New at

From: Robina Suwol
Date: 20 Jun 2003
Time: 16:29:15
Remote Name:


New Science

Strong link established between pesticide exposure and reduced sperm quality in mid-West men. Research in the US mid-West has discovered that men with elevated exposures to alachlor, diazinon and atrazine are dramatically more likely to have reduced sperm quality. The study is the first to show such a link for common, current-use pesticides, and its findings are particularly troubling because the most likely route of exposure is through drinking water. The three pesticides implicated by the research are widespread contaminants in mid-West water systems.

New research implicates a common plastic compound in interfering with long-term memory formation, brain development and weight control. A team of Spanish scientists has found that extremely low levels of bisphenol A (BPA) can stimulate a key gene _expression pathway by turning on a transcription factor called CREB. BPA is used to make polycarbonate plastic, and as the plastic ages or is heated the molecule contaminants food and water stored in polycarbonate containers. Genes under the control of CREB are involved in a host of developmental and physiological systems, including long-term memory formation, brain development and weight control. These results raise the possibility that reducing exposure to bisphenol A may assist in preventing a range of health effects.

American Academy of Pediatrics: more research needed to establish safety of phthalates. In a review of existing scientific literature about health risks of phthalates, a committee of the AAP concludes that too little information exists to ensure the safety of phthalates, especially for vulnerable stages of development. Animal research clearly shows they harm fetal development, particularly of the male reproductive tract. And human data document widespread exposure. While cautious in its conclusions, the report clearly undermines industry assertions that decades of use of phthalates demonstrates their safety.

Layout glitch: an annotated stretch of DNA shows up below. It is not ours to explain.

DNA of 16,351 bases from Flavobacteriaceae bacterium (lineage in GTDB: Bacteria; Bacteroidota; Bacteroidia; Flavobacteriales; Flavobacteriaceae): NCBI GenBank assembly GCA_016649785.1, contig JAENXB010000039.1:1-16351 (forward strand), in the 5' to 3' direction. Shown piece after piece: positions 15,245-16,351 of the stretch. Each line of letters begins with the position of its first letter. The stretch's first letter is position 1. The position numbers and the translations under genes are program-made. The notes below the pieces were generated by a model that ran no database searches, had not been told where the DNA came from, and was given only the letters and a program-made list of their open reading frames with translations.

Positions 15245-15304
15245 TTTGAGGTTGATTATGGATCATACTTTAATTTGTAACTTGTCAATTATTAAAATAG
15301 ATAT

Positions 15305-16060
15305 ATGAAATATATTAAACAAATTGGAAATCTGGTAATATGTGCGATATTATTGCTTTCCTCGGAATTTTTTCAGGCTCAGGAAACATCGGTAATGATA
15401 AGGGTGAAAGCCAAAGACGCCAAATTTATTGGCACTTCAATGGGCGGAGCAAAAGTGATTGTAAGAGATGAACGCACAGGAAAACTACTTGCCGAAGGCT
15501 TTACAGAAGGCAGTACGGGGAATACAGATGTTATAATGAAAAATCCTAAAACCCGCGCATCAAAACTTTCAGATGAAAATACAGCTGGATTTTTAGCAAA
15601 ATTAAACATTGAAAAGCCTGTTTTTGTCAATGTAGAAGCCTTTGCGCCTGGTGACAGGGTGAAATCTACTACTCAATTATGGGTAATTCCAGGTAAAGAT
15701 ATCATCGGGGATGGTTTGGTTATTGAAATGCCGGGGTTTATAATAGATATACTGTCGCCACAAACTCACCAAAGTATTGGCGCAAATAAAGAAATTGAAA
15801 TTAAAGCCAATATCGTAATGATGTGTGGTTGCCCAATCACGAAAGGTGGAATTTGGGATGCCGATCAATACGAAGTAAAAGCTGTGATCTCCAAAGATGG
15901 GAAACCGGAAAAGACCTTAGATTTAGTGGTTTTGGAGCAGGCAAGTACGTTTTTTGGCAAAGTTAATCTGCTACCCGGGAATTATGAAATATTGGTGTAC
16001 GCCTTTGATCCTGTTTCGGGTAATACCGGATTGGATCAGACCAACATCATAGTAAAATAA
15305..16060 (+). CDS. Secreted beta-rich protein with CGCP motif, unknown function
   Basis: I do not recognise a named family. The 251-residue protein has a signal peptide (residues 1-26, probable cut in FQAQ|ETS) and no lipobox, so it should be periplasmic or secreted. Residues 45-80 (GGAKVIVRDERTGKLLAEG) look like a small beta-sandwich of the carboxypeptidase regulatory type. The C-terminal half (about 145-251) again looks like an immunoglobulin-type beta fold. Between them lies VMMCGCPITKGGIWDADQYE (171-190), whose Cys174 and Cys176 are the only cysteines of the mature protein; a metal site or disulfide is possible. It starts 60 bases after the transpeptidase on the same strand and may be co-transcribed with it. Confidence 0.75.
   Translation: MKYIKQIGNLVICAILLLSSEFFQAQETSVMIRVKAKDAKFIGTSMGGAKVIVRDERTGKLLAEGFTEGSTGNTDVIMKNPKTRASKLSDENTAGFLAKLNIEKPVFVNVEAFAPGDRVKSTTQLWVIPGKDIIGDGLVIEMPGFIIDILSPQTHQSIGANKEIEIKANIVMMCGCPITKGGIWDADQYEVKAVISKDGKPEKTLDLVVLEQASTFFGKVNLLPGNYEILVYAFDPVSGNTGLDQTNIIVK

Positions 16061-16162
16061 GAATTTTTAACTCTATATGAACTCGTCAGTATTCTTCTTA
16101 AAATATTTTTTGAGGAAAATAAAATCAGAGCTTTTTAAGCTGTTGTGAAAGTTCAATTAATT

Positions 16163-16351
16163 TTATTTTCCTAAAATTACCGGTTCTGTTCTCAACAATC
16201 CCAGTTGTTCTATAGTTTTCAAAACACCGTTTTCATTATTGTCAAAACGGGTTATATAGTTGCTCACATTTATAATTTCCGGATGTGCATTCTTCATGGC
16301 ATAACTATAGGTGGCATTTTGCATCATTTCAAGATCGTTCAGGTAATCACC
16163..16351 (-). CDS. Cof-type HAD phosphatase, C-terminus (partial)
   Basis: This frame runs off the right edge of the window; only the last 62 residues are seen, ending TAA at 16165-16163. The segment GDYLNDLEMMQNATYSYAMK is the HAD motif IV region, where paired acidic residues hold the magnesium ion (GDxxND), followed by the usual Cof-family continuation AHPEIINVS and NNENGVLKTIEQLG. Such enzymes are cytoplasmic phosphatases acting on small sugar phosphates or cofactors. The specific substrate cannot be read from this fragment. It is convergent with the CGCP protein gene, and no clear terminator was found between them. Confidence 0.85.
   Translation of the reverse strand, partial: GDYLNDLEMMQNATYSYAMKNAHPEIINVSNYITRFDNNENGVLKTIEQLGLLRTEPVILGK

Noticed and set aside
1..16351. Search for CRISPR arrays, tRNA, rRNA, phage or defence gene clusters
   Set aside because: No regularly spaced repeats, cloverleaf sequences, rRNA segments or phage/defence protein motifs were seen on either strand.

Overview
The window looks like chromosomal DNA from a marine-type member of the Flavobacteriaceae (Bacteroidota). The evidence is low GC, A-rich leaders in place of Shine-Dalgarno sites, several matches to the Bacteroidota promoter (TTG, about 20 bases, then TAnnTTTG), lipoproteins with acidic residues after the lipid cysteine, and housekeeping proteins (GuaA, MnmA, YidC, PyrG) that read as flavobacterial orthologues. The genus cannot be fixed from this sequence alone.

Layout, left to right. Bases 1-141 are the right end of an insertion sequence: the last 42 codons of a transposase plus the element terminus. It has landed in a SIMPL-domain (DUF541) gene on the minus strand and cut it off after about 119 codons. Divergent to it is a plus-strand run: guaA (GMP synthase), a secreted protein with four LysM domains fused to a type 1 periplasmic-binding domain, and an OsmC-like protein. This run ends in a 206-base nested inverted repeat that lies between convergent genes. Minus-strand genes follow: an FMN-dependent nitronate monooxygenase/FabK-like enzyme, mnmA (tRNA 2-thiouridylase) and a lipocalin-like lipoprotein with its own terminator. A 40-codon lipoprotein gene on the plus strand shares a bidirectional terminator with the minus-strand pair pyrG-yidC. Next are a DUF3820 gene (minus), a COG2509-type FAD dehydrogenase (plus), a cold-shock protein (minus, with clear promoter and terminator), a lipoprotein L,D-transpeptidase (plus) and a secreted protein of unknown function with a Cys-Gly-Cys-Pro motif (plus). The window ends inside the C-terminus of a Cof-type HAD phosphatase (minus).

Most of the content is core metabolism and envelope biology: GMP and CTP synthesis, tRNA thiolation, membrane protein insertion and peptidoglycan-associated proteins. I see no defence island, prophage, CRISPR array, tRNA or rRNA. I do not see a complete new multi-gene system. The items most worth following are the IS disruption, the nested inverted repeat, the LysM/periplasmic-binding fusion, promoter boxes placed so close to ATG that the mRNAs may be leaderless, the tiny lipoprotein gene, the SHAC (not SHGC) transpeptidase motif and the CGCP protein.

Recent press

Washington Post:
Pressure on arsenic-treated wood. Pressure-treated wood containing arsenic has come under increasing attack over the past two years, because of health risks. While the wood treatment industry has agreed to a voluntary phase out of domestic manufacturing, sales continue at stores like Lowes and Home Depot. Questions are being raised about the wisdom of leaving existing playground and deck structures in place. Two DC-based advocacy organizations conclude that routine exposure to pressure treated wood elevates lifetime risks of cancer significantly

Los Angeles Times: Court orders EPA to consider data from human pesticide tests. "A federal appeals court directed the government to resume considering the results of tests on human subjects as it determines acceptable exposure levels to toxic pesticides." EPA had halted use of human testing because of ethical questions and also because data from adults would not resolve questions about children's vulnerability. Hence the tests would not be useful in adjusting safety standards derived from animal studies so that they would better reflect human sensitivities. Industry argued that EPA had violated process in implementing the ban without proper consultation with interested parties.

Seattle Post-Intelligencer: Birth control drugs in sewage may harm fish reproduction. An article in the Seattle PI describes research results from the Batelle Marine Sciences Laboratory in Sequiem, WA, revealing that a synthetic hormone widely used in birth control pills can impair fertility in adult male trout. The compound, ethynil estradiol, is excreted in the urine of women taking birth control pills and reaches rivers after treated waste water is released from sewage treatment plants. The treatment process does not remove many pharmaceutical drugs or hormonally-active pesticides. Research by the lab was carried out with captive trout, close relatives of salmon. Batelle's scientists found that the lowest level they used, less than 1/80th the level found commonly in rivers, were sufficient to impair fertility.

Last changed: March 14, 2006